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- THE JEWISH COMMUNITY -

Map of Ukraine [February 2009]

Medieval Ukrainian lands were a loosely knit group of principalities. By the late 1300s, most Ukrainian lands were controlled by either the Grand Duchy of Lithuania or the Mongolian-Tatar Golden Horde. In 1569, the Kingdom of Poland and the Grand Duchy of Lithuania became the Polish-Lithuanian Commonwealth. Poland controlled Western Ukrainian lands while eastern Ukrainian was controlled by the Ottoman Empire. In 1772, Russia, Prussia, and Austria partitioned the Polish-Lithuanian Commonwealth at which time several Ukrainian areas became part of Galicia, a province of Austria. By 1795, Austria controlled western Ukraine and Russia controlled eastern Ukraine. During the 1930s, all of western Ukraine was governed by either Poland and/or Czechoslovakia. By the end of WWI, Ukrainian territory was divided into the Ukrainian Soviet Socialist Republic (USSR), Poland, Czechoslovakia, and Romania. In 1939 the Jewish population of Ukraine was 1.5 million (1,532,776) or 3% of the total population of Ukraine. One half to two thirds of the total Jewish population of Ukraine were evacuated, killed or exiled to Siberia. Ukraine lost more population per capita than any other country in the world in WW II. After WWII, the borders of the Ukrainian SSR expanded west, including those Ukrainian areas of Galicia. At the collapse of the USSR in 1991, Ukraine became an independent state. JewishGen's ShtetlSeeker references border changes of a given town with more information at JewishGen ShtetLinks for Ukrainian towns. [February 2009]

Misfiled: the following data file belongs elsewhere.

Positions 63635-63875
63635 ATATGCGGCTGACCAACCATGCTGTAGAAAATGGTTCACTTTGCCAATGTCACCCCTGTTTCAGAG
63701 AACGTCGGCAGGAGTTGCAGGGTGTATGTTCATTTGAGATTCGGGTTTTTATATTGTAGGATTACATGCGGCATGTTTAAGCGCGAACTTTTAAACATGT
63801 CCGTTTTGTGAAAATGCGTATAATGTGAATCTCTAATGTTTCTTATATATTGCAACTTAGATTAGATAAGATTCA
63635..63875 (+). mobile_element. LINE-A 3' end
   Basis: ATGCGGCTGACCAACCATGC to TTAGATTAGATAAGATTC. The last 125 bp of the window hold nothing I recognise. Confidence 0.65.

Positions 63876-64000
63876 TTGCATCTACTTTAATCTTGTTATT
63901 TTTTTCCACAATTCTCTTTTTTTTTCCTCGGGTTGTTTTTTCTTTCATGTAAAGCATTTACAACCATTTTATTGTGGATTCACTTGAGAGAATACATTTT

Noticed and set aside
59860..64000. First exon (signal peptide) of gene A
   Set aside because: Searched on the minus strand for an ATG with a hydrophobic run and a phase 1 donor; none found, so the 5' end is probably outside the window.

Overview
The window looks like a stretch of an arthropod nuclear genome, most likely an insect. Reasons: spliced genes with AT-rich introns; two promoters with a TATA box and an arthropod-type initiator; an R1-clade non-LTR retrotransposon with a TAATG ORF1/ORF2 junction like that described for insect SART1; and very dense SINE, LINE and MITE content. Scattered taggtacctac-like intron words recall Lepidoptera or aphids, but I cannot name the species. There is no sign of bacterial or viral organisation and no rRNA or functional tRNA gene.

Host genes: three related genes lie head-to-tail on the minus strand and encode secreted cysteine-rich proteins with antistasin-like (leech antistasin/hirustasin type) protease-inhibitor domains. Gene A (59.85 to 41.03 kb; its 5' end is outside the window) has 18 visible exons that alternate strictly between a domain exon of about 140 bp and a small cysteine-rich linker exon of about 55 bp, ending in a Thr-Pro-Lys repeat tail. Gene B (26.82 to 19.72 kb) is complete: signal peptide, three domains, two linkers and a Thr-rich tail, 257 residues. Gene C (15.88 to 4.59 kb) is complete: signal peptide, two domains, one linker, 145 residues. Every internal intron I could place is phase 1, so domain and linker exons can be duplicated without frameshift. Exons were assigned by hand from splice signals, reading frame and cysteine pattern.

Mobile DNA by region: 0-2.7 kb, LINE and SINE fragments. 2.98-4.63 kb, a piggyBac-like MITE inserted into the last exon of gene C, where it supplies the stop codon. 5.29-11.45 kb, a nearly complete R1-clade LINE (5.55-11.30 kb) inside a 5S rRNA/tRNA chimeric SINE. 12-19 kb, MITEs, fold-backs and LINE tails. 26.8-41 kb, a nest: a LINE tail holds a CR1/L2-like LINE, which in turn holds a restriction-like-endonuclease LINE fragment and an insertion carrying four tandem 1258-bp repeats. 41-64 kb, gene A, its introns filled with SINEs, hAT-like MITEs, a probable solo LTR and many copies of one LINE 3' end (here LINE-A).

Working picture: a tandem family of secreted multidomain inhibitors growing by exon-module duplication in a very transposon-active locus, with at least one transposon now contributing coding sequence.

Ukraine SIG facilitates research of former Russian Empire Guberniyas now in Ukraine; Podolia, Volhynia, Kiev, Poltava, Chernigov, Kharkov, Kherson, Taurida and Yekaterinoslav. [February 2009]

Wikipedia article: "History of the Jews of Ukraine" and The Virtual Jewish History Library- Ukraine [February 2009]

DONOR OF REPORTS: US Commission for the Preservation of America's Heritage Abroad, 1101 Fifteenth Street, Suite 1040, Washington, DC 20005. Telephone 202-254-3824. Executive Director: Joel Barries. US Commission for the Preservation of America's Heritage Abroad supplied most Ukraine information. The data is alphabetical by the name of the town. The Ukrainian government has ordered an immediate and absolute moratorium on all construction or privatization of sites that have been identified as Jewish cemeteries either now or in the past. A Joint Cultural Heritage Commission to develop and agree on a comprehensive solution to preserve and protect Jewish cemeteries. Over 1000 individual sites have been described, which is estimated to be about one-half of the recoverable sites. Contact This e-mail address is being protected from spambots. You need JavaScript enabled to view it This e-mail address is being protected from spambots. You need JavaScript enabled to view it for further information and details about the report of the Commission. [Date?]